The Russian Defense Minister Gen. Sergei Shoigu described in public statements that Russia's military is beefing up its troop presence along its western borders, though without specifying which exact locations. Finland shares an over 800-mile border with Russia. Shoigu outlined that 12 new units will be established under the Western Military District for new border patrols, including heavy military equipment.

Shoigu further indicated that both military drills and naval maneuvers in the Baltics will increase in response to attempts to expand NATO. On Friday, Shoigu said: “We are taking adequate countermeasures. Under these conditions, we are actively improving the combat composition of the troops. By the end of the year, 12 military units and subunits will be formed in the Western Military District. This may include long-range missiles or other heavy equipment--the ongoing organizational measures are synchronized with the supply of modern weapons.”

Early this week, Russian foreign minister Lavrov tried to downplay Finland and Sweden's NATO application. But he and other top Kremlin officials, including President Putin have stressed that a ‘response’ would definitely come. Lavrov said Wednesday: "Finland and Sweden, as well as other neutral countries, have been participating in NATO military exercises for many years. NATO takes its territory into account when planning military advances to the East. So in this sense, there is probably not much difference. Let's see how their territory is used in practice in the North Atlantic alliance.”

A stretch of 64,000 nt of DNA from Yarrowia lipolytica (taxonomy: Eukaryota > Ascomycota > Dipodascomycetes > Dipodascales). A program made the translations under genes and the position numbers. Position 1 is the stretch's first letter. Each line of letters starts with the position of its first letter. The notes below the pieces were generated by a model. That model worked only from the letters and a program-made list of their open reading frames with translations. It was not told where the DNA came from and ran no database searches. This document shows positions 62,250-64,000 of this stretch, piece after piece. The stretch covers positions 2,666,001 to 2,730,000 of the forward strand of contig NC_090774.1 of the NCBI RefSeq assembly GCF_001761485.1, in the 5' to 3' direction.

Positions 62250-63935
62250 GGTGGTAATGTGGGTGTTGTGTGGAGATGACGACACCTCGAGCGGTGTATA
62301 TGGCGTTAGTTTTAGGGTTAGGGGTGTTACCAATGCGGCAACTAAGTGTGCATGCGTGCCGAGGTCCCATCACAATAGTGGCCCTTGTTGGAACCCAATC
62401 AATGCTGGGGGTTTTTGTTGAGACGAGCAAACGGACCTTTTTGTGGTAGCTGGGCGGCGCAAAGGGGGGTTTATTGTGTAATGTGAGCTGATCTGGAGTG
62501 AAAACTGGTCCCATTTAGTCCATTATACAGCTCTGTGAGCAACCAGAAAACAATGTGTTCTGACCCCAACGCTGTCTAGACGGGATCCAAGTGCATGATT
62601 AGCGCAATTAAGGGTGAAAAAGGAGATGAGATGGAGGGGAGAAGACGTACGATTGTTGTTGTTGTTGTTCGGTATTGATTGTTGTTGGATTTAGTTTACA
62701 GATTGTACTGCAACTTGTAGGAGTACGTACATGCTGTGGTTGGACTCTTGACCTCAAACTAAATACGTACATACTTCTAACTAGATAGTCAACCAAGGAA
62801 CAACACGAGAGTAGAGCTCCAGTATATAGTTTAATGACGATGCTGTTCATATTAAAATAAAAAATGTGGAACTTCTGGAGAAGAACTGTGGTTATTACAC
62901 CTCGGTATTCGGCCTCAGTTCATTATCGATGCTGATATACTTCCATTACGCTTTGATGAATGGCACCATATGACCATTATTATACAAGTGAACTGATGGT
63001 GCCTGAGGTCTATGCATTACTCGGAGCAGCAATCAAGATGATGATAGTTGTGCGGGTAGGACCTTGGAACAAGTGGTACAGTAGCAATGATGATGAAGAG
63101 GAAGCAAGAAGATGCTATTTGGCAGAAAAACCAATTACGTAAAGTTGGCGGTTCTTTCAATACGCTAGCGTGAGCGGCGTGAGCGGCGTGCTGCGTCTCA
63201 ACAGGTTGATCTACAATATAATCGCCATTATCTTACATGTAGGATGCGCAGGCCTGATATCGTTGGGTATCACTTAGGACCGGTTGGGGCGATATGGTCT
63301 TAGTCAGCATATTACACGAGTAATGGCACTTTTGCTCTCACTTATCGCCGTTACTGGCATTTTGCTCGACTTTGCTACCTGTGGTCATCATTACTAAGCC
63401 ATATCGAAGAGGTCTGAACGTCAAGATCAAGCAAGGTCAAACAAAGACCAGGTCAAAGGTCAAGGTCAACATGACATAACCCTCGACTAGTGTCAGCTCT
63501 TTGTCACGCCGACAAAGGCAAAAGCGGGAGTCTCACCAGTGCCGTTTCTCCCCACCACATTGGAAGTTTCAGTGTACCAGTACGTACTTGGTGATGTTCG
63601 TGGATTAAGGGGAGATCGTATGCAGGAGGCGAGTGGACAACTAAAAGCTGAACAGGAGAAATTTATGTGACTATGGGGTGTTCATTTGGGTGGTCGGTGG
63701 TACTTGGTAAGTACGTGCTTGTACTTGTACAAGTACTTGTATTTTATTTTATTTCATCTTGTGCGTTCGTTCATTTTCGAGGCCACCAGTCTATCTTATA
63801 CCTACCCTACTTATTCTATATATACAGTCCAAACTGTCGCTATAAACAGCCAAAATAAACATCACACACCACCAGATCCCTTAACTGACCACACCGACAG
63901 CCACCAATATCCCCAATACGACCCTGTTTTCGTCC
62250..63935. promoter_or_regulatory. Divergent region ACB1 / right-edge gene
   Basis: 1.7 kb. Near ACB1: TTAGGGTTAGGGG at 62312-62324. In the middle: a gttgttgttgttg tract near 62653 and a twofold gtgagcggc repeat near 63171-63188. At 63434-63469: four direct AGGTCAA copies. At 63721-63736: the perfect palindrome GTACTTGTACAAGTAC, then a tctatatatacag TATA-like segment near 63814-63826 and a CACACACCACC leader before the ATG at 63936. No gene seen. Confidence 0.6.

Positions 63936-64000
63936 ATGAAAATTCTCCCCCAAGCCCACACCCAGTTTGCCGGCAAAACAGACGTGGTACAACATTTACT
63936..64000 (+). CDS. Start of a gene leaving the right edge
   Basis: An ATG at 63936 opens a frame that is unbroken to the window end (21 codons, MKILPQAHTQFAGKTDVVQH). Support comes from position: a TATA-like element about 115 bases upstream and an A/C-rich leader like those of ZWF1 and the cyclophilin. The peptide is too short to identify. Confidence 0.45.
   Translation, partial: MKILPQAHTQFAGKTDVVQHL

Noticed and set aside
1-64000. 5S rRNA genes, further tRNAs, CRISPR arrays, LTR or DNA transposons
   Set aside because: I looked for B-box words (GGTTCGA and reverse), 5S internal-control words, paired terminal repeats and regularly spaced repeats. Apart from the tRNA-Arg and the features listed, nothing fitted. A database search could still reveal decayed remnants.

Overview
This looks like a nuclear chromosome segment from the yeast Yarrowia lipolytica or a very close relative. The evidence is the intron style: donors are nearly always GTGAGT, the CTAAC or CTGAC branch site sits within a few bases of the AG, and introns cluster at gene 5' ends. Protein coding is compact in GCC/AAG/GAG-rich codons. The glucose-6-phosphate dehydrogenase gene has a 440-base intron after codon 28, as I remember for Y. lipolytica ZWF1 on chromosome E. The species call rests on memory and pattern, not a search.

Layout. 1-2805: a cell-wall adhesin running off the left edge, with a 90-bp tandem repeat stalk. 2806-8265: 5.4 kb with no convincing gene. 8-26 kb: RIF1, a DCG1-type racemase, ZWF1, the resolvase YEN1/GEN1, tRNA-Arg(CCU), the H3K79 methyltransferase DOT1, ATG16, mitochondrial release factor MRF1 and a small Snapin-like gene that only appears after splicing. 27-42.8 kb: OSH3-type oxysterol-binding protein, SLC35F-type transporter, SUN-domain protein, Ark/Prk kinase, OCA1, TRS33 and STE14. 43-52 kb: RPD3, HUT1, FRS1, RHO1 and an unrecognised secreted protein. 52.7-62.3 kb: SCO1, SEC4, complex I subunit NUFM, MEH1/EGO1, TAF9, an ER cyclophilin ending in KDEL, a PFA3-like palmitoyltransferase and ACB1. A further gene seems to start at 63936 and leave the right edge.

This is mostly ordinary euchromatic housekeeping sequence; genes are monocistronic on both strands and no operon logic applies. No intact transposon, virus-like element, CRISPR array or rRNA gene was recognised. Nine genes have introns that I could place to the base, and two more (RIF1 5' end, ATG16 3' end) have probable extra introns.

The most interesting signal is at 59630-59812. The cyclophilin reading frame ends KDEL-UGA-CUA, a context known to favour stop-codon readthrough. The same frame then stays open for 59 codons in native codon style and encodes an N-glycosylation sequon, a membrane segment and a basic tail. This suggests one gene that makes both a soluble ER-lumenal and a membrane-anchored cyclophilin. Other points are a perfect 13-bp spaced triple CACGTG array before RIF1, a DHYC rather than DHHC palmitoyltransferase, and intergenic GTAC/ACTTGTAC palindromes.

Kremlin said Sweden and Finland join NATO; it would move nuclear weapons closer to the two countries: "There can be no more talk of any nuclear-free status for the Baltic region--President Putin had already ordered the military to boost its forces opposite Europe.”

Bottom line:

On Friday, Wall Street (equities) crumbled on MonkeyPox epidemic concern coupled with the Russian military plan for Finland. But eventually, Dow Future also recovered over +600 points from the panic low and closed around 31200 levels as Fed’s Bullard, an influential FOMC official, virtually indicated the inevitable launch of QE-5 by late 2023. Gold also surged on Russian tension and hopes for QE-5.